THE ACTORS: easy to see, they are good looking. Youngish, but not teens, with enough acting experience under their belt to be up to carry the show on their shoulders, and luckily for us, for them, for the series, they do have a certain chemistry that works well on screen. Which brings the fans minds deep in the gutter of fanfiction hell in so many ways, but hey, it's just fiction.
THE CHARACTERS: the more we get into the series, the more we come to know the different layers to each character. They are apparently opposite, but enough well matched so to cather to a wide audience. We have the more serious one, and the more laid back one. The tough one that doesn't open up much and the intellectual one that mulls over issues, and so on. The writers have already established, in Shadow, that the brothers DO want something completely different...which leaves us with a big question mark at the end, to see how this will be resolved.
Ahhhh, the music. I'd like to point everyone to this ENTRY on the music by ashmael for a clever and intriguing analysys on the songs chosen for each episode and the way in which they actually do fit the episodes themes. Apart from that...it's not POP music! Which I have nothing against, personally, but to hear rock tracks, and classic tracks at that...it makes a big difference. It impacts on the audience in a different way, and it enriches the characters and the scenes, it gives the whole a rhythm and a edge definitely lacking in (most of) contemporary pop music. Great choice and kudos to Mr. Kripke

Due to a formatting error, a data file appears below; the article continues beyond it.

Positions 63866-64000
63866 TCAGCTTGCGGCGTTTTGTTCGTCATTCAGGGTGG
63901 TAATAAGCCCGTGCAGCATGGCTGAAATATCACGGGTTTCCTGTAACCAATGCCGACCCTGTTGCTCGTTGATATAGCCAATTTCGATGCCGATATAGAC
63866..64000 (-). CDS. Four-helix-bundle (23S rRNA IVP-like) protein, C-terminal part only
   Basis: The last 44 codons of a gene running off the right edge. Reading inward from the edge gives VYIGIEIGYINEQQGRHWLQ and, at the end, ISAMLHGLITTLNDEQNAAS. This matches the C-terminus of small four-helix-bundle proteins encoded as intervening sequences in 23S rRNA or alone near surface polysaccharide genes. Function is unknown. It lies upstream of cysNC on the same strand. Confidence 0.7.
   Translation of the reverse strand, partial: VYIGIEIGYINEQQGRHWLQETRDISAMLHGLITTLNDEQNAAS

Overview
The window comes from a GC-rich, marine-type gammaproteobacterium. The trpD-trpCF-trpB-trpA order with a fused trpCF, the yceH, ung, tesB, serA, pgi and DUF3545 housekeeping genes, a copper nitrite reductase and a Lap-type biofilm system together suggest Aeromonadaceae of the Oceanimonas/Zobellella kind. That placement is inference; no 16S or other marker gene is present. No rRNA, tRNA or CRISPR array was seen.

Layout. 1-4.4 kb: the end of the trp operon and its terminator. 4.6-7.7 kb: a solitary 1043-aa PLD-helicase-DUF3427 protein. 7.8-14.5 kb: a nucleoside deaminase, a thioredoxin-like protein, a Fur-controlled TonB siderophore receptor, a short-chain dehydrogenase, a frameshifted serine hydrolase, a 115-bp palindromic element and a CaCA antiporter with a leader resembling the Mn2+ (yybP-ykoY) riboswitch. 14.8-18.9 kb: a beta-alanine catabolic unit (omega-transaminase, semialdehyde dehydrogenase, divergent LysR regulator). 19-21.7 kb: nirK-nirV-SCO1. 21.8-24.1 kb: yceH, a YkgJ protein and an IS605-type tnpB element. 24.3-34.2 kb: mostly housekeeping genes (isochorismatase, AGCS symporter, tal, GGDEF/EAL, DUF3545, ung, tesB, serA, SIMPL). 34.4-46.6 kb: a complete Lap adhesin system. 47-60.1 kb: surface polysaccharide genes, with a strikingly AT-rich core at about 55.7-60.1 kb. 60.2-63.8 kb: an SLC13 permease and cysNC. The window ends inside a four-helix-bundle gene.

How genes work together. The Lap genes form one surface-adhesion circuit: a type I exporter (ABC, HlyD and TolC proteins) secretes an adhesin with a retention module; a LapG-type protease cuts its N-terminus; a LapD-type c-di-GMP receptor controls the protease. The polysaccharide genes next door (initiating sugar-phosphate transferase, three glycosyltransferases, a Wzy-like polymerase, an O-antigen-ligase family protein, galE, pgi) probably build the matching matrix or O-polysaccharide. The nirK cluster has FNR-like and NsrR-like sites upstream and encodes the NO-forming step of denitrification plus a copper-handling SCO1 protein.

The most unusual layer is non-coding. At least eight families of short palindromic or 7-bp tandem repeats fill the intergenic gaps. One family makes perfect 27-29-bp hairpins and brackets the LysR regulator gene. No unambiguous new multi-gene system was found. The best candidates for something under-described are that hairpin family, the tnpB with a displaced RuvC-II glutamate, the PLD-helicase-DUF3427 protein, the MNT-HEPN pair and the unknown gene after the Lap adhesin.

The Gadgets and Cars
Well, like any crime/thrilling TV series that wants to be remembered, they have a distinctive car: the Impala. Who isn't in love with the Impala, raise their hand! (think of the Striped Tomato for S&H, the Capris for The Professionals, Bond's car, etc etc. Sometimes it's not a car, ie. Kojac's lollipop...but thanks the skies they didn't give Jensen Ackles a lollipop to suck on, or there would be dead fangirls left and right, methinks). And not only the Impala, which is more than just a car but signficant in Dean's relationship with the world, but we also had a glimpse of Papa Winchester's truck (disanddat named it Truckzilla and I'm sticking to that, because I love it).
Plus, we have the EMF, beeping and crackling its way around haunted houses, a box choc-full of fake IDs, the Impala's trunk filled with weapons of all kinds, blades and ammo and guns and what have you, and last but not least, the boys 'dressing up' as rangers, feds, security servces and who knows what else :)
The Iconography and the Libraries